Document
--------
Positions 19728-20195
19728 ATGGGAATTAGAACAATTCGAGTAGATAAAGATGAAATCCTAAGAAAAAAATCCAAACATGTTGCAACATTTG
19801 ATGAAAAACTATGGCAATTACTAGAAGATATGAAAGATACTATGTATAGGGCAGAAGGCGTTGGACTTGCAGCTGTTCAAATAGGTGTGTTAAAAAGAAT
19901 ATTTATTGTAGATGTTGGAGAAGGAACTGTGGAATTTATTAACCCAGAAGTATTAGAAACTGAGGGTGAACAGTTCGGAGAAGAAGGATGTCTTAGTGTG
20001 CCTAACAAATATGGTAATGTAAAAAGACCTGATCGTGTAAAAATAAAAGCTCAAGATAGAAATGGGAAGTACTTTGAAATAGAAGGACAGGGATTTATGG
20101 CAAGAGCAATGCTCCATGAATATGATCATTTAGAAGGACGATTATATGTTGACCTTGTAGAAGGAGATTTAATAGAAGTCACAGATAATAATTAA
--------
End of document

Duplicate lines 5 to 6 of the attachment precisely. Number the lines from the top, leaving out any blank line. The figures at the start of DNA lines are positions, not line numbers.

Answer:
20001 CCTAACAAATATGGTAATGTAAAAAGACCTGATCGTGTAAAAATAAAAGCTCAAGATAGAAATGGGAAGTACTTTGAAATAGAAGGACAGGGATTTATGG
20101 CAAGAGCAATGCTCCATGAATATGATCATTTAGAAGGACGATTATATGTTGACCTTGTAGAAGGAGATTTAATAGAAGTCACAGATAATAATTAA